Some of these changes wouldn’t be possible without Growing Together, a workforce initiative aiming at bringing more youth into Norfolk’s downtown. The initiative's survey of former and current northeast Nebraska residents shows nearly 50% don’t live in the area anymore, but a third of them would consider moving back if they had better career opportunities and moved before they turned 25.


"It's a lot easier for locations to try to keep people, than once they move away to try to attract them back," David Drozd said. He's a Nebraska census expert and a research coordinator for the Center for Public Affairs Research at the University of Nebraska at Omaha.


Drozd said it’s important to let young people know what’s available locally before life happens, like dating in college or starting an internship in the city. His research shows about 50% of people in their early 20's leave Cedar County in northeast Nebraska and not a lot of people come back.


Laurel

In Laurel, Nebraska in Cedar County, Mayor Keith Knudsen is aware of that population loss. He’s been leading efforts to change the trend. The downtown sidewalks are completely torn up. Machines are putting in flatter walkways, new sewer systems, lights, and trees. Main street’s sidewalks haven’t been updated since the 70's. Knudsen said they’re also building a new community center, fire hall, and splash pad for kids.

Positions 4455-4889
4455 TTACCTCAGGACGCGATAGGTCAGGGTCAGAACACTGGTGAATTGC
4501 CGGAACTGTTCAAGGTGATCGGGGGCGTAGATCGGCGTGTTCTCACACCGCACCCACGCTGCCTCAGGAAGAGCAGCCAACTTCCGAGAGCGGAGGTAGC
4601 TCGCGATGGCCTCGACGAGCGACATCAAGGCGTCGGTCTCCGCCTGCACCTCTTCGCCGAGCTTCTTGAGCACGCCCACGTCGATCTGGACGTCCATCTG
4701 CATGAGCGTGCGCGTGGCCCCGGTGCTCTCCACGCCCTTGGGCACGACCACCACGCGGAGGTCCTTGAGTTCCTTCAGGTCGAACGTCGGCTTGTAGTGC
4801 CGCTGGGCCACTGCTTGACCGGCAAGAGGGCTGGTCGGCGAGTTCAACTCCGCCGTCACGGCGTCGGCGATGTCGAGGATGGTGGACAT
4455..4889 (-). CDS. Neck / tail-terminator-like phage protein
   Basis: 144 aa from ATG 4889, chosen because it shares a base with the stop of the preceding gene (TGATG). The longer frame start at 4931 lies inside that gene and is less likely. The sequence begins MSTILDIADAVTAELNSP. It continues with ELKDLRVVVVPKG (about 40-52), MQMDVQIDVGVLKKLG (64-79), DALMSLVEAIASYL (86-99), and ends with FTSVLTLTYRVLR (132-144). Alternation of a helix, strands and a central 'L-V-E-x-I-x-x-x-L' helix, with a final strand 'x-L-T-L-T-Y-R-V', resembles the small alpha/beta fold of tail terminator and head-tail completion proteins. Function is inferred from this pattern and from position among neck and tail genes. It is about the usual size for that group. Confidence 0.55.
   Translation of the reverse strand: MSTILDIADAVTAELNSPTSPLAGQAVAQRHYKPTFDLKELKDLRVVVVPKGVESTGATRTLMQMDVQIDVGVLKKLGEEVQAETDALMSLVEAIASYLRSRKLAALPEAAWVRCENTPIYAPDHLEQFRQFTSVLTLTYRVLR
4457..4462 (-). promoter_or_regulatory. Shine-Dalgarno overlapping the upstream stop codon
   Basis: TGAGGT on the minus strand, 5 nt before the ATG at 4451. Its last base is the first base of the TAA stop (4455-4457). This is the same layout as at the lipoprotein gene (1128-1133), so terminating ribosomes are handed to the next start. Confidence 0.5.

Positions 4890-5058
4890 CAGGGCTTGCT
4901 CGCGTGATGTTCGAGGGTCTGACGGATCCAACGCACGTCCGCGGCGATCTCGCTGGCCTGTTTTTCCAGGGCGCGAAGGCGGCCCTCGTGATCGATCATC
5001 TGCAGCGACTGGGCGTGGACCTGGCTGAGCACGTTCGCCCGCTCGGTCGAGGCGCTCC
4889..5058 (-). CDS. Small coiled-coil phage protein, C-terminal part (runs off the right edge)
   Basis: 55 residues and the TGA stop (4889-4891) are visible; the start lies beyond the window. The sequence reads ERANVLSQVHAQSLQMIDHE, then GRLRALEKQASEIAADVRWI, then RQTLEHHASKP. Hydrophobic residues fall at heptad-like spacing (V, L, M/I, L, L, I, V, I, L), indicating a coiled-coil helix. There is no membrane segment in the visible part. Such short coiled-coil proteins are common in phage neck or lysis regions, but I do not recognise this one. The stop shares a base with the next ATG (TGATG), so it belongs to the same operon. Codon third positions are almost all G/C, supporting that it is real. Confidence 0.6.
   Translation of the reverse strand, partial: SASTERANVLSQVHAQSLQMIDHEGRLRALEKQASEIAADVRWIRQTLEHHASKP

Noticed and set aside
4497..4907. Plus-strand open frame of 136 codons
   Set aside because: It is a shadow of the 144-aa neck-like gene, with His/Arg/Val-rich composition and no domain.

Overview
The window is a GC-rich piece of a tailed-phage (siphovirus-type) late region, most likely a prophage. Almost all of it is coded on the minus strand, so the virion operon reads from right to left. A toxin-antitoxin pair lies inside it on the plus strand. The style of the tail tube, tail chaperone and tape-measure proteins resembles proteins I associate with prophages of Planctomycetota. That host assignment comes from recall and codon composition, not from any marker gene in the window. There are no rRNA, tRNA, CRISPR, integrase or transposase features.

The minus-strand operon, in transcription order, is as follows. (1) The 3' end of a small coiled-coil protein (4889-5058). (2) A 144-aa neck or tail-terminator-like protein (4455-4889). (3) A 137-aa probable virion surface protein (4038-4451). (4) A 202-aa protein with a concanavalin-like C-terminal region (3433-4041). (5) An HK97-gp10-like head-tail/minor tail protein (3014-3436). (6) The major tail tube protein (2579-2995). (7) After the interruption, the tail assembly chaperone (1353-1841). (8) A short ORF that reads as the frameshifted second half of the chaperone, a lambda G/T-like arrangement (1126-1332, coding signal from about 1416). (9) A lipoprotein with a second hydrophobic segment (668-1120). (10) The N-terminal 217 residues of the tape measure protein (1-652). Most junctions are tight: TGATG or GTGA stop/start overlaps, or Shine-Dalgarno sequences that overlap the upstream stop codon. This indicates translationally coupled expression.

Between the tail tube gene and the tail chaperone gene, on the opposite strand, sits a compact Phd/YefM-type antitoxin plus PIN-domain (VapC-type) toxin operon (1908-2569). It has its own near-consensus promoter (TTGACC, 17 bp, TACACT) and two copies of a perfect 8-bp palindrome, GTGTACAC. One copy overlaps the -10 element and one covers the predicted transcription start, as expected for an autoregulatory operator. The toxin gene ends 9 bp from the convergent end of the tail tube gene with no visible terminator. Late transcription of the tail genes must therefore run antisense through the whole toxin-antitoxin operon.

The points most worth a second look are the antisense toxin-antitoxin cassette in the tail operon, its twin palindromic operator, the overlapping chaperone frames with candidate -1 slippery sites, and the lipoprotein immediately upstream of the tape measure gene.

The new 15,000 square foot community center will house the municipal offices of the city of Laurel, the senior citizens center, and an event center that holds up to 400 people for events. The old senior center was in a basement of a nearly 100-year-old auditorium that costs too much money to renovate. (Photo Courtesy Keith Knudsen)

"You don't have to be a large community to offer a lot of amenities to your residents," he said. "Don't think that because you're small that you can't provide some of these same services in your community."


Knudsen calls the splash pad a mini water park. With a press of a button, streams of water shooting from the ground will cool off Laurel kids starting in May 2022. He hopes the city’s efforts will attract young adults to start families in Laurel. Census expert David Drozd said about 50% of Nebraska counties have more deaths than births.